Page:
Many of the first European maps of the Americas included warnings of cannibalism, despite no proof of such activity. James Walker’s “From Alterity to Allegory: Depictions of Cannibalism on Early European Maps of the New World,” published earlier this year as Occasional Paper Number 9 from the Philip Lee Phillips Map Society of the Library of Congress, examines how and why the macabre myth endured.
“The act of naming something is a powerful element of mapmaking that often contributes both a descriptive and possessive understanding of the person, place or thing being named,” Walker writes. “In this case, the word cannibal was unusual, because it incorporated three meanings or concepts — a people, a practice, and a place.”
Reports of cannibalism in the New World date back to Christopher Columbus’s 15th-century voyage, but were secured in cartography by an unmistakable woodcut of a man on a spit in a 1505 report by Amerigo Vespucci (yes, the man for whom the Americas were named believed in human flesh consumption). Throughout the 16th century, maps of North and South America contained illustrations of people roasting arms and legs on sticks as if at a barbecue of the damned. Even with more exploration — which exposed legends like the Blemmyes having faces on their chests or the existence of “here be dragons” monsters as ridiculously wrong — the cannibals stayed. In a 1570 atlas called Theatrum Orbis Terrarum (1570) by Abraham Ortelius, the title page features a gruesome severed head held aloft by an allegorical America.
“What is most revealing during this roughly 150 years or so, is that while geography on maps changes to incorporate the latest explorers’ accounts, the repetition of unchanging imagery of cannibalism contributed to the perpetuation of the stereotype of native people as savage and uncivilized,” Walker explains. “Historian Michael Palencia-Roth observed that ‘…the elaboration and re-elaboration of very little material can go a long way toward creating a pervasive cultural image’.”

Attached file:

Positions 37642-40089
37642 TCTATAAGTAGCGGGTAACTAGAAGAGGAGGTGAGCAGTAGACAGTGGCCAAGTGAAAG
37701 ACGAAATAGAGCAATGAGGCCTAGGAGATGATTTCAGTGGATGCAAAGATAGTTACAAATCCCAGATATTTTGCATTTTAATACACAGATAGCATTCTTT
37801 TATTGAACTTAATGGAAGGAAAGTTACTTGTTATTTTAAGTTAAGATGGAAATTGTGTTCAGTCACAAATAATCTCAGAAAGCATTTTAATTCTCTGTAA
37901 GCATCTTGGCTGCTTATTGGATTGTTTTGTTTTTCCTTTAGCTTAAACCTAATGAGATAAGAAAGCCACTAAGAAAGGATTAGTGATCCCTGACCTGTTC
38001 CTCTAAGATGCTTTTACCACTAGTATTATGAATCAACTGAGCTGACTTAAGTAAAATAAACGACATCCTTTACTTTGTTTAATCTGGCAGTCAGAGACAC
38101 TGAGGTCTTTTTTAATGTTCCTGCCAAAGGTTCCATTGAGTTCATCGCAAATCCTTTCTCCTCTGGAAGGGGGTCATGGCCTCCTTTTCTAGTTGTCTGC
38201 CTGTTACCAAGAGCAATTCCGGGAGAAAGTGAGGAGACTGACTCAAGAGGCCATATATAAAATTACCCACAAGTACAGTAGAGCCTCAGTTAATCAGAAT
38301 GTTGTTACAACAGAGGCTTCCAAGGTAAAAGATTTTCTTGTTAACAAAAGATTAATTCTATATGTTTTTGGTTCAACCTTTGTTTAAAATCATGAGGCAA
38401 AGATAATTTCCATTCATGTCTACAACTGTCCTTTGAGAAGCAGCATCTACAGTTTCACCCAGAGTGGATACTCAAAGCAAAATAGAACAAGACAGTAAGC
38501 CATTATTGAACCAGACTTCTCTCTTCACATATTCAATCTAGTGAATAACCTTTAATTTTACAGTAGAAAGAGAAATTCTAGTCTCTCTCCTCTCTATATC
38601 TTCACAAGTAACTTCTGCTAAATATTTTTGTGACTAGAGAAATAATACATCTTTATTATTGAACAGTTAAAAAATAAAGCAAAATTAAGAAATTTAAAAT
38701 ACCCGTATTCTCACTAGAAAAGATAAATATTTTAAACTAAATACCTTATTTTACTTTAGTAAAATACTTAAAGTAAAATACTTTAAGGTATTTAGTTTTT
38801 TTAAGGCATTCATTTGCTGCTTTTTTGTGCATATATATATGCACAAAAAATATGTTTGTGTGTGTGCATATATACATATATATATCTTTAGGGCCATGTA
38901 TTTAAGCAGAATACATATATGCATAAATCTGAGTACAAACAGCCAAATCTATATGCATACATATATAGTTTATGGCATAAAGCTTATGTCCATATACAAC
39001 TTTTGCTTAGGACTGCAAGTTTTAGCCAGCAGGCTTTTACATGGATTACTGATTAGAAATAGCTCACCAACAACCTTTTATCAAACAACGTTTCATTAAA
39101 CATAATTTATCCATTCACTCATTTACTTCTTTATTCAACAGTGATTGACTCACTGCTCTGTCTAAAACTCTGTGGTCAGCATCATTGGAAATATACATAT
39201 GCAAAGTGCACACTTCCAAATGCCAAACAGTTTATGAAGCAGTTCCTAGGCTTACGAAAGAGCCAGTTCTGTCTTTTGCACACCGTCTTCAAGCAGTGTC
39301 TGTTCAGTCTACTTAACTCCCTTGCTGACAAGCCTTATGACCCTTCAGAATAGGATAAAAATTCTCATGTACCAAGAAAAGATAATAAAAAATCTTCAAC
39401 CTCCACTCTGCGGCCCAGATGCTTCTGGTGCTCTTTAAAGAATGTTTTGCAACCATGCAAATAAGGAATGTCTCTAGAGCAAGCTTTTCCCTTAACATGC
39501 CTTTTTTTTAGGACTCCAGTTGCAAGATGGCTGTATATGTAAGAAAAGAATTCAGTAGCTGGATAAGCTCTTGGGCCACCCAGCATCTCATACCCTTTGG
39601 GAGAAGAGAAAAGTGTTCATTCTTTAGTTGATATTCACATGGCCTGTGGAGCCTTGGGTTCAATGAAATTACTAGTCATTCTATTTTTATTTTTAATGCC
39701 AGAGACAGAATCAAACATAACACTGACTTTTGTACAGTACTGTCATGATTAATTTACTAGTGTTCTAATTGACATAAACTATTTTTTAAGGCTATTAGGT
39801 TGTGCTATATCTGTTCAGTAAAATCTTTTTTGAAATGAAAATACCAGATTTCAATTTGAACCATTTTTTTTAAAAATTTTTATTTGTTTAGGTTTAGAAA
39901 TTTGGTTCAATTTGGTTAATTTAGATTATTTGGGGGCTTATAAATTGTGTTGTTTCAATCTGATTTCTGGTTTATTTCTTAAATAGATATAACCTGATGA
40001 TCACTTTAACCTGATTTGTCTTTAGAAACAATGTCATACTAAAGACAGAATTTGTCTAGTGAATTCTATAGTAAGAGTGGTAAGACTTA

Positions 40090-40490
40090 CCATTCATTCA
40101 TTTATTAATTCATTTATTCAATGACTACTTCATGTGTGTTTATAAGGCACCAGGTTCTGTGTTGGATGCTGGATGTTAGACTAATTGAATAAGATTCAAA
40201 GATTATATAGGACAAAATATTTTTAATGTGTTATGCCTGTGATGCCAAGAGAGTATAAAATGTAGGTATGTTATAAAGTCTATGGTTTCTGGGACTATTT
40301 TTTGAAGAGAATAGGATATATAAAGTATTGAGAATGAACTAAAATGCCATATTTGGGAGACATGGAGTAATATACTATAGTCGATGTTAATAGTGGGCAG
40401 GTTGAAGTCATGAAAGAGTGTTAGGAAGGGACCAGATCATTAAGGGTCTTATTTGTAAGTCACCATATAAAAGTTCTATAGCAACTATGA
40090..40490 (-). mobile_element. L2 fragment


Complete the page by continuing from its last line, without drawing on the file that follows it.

The cannibals finally faded out in the 17th century, Walker says; however, the influence of this imagery endured in the imagination. For example, when the Essex whaleship was sunk in the Pacific in 1820 following a sperm whale attack (an incident that would inspire Herman Melville’s Moby-Dick; or the Whale), the survivors opted to take a longer route to safety rather than attempt to sail to the nearby Marquesas Islands, where cannibalism was still rumored to be in practice. Alas, they had to resort to cannibalism themselves in order to survive — a cruel, ironic fate.
While cannibalism is not an unknown practice, especially in times of famine, it was never as widespread as shown in these 16th-century atlases. Maps, going back to antiquity, have always been about more than just charting geography; they affirm structures of power, including the control of unseen land, and act as an imperialist tool for reinforcing stereotypes and encouraging fear of the unfamiliar.
“From Alterity to Allegory: Depictions of Cannibalism on Early European Maps of the New World” by James Walker is available from the Philip Lee Phillips Map Society’s Occasional Papers.